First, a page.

Alix MAC Grade 9 student Jared Baker holds up his fictional monthly cheque for $3

Students learn about finance

Grade 9 students from across the Red Deer and Central Alberta region sat down at Red Deer College Wednesday and Thursday to talk about money and the future.

Grade 9 students from across the Red Deer and Central Alberta region sat down at Red Deer College Wednesday and Thursday to talk about money and the future.

Students from 10 different schools gathered in separate classrooms to participate in the Economics for Success program by Junior Achievement of Southern Alberta, an organization that aims to engage youth in business and entrepreneurship.

“Economics for Success is about learning how money works inside and out in an interactive atmosphere,” said Paul Pettypiece, JA’s regional co-ordinator for the Central Alberta region.

The program, free to any school, is now in its 17th year.

“We’re teaching kids what it means to be financially independent, what a budget it, measuring their needs versus wants, luxuries versus necessities,” added Karen Vavrek, JA’s director of regional development.

“And really it does come down to showing students the importance of staying in school to enhance career opportunities.”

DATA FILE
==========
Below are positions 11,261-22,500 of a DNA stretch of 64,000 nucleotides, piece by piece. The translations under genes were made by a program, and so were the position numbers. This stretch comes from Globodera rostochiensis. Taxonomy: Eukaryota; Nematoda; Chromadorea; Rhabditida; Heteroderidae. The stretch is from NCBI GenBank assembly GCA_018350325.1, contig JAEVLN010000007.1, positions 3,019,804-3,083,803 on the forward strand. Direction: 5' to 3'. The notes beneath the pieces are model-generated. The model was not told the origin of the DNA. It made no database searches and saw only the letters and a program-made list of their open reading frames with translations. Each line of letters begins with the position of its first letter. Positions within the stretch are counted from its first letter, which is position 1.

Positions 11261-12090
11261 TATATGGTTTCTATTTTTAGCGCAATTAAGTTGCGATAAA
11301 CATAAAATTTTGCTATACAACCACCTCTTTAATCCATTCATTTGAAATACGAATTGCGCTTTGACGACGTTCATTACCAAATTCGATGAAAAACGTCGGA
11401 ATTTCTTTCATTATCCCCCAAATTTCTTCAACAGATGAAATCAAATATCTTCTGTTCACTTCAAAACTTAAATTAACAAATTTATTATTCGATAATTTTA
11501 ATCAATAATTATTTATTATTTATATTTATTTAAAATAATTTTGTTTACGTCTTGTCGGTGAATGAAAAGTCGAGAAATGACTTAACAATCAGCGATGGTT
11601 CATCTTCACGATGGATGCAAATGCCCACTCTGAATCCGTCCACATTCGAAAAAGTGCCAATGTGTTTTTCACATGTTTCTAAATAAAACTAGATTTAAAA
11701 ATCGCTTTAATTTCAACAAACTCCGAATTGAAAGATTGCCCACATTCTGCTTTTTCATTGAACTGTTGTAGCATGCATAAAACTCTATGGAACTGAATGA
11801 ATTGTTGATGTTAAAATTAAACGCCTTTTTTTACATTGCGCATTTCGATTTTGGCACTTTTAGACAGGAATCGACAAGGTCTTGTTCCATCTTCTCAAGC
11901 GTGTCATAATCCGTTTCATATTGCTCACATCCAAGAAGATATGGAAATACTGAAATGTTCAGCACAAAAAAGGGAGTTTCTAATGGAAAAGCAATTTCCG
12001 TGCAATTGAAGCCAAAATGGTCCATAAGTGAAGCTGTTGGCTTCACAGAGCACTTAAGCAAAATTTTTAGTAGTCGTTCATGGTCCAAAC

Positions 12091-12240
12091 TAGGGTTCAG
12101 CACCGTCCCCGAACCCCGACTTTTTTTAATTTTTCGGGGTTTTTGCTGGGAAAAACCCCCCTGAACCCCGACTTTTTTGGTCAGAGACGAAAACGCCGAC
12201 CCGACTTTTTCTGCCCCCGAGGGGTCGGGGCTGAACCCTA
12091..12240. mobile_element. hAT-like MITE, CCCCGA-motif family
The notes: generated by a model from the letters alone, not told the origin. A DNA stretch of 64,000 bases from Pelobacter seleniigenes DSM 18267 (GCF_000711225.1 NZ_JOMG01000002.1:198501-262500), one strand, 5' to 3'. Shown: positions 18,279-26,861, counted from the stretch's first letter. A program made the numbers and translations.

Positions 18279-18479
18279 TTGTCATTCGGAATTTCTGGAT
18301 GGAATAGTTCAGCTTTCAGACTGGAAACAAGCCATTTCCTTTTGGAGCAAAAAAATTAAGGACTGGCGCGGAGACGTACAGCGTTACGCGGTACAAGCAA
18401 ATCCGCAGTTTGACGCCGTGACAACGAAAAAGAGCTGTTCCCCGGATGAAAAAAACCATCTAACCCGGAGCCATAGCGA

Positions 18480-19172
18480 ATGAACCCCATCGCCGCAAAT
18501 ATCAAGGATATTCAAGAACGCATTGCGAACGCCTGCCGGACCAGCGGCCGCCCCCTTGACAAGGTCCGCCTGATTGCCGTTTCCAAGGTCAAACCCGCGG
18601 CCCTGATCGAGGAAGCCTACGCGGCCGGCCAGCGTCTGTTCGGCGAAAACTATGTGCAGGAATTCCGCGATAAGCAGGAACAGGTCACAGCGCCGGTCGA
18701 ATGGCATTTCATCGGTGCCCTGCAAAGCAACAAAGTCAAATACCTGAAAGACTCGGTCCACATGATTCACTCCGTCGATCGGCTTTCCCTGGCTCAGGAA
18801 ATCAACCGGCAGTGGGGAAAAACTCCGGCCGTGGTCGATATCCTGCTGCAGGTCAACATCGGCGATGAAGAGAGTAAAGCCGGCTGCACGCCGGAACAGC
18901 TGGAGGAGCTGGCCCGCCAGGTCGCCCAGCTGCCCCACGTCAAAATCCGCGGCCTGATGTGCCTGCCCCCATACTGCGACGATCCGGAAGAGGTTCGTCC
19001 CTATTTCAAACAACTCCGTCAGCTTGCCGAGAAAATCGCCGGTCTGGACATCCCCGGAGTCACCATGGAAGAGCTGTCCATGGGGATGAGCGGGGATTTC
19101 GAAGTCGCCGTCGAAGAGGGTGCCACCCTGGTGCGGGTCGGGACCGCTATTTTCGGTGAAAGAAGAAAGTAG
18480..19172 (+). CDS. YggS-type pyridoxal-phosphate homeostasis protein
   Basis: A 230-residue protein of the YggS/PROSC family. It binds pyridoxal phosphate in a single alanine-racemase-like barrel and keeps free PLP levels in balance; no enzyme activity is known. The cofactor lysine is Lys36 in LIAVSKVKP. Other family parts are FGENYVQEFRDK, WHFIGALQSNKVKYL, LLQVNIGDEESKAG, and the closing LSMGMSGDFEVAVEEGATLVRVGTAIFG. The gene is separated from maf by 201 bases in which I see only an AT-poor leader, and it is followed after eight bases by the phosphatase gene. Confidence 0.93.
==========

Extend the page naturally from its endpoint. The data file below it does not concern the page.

The other unique thing about Economics for Success, said Pettypiece, is that it’s run by volunteers who share their career and life experiences with the students through a series of hands-on learning activities and discussions.

Fifteen Grade 9 students from Alix MAC school listened as volunteer Dustin Quirk, a faculty member from RDC’s Donald School of Business, told them Thursday morning how expensive the cost of living was.

“Some of the everyday things you need you just don’t think about,” said student Jaida Krossa.

“And the prices of some of that stuff like food is pretty shocking when you add it all up.”

Quirk had the students play games, write out a monthly budgeting exercise, and later assigned them fictional jobs with net pay cheques for the month.

Some students had a budget of up to $5,000 a month and were only clearing $4,000, said Quirk.

“Programs like this are a wake up call. The students come in here with their own view of what the world is like and they think they’ve got it all figured out,” he said. “This is a fun way to open their eyes.”

Student Brad Kullman said it had been an interesting morning for sure.

“I think it’ll help us all get ready for life after school . . . Like, it doesn’t look like I’ll be travelling till I retire,” he joked.

Jared Baker, a Grade 9 student at Alix MAC, held up his fictional monthly cheque for $3,424.88.

Baker had to compare this income with his estimated monthly expenses.

A recent Boston Consulting Group study determined that for every $1 invested into a JA program, the economic benefit to society was $45 annual return. The group also reported that JA grads in the future would save more, borrow less, and go bankrupt less often than the average Canadian.

They’re also 50 per cent more likely to open their own business, said BCG.

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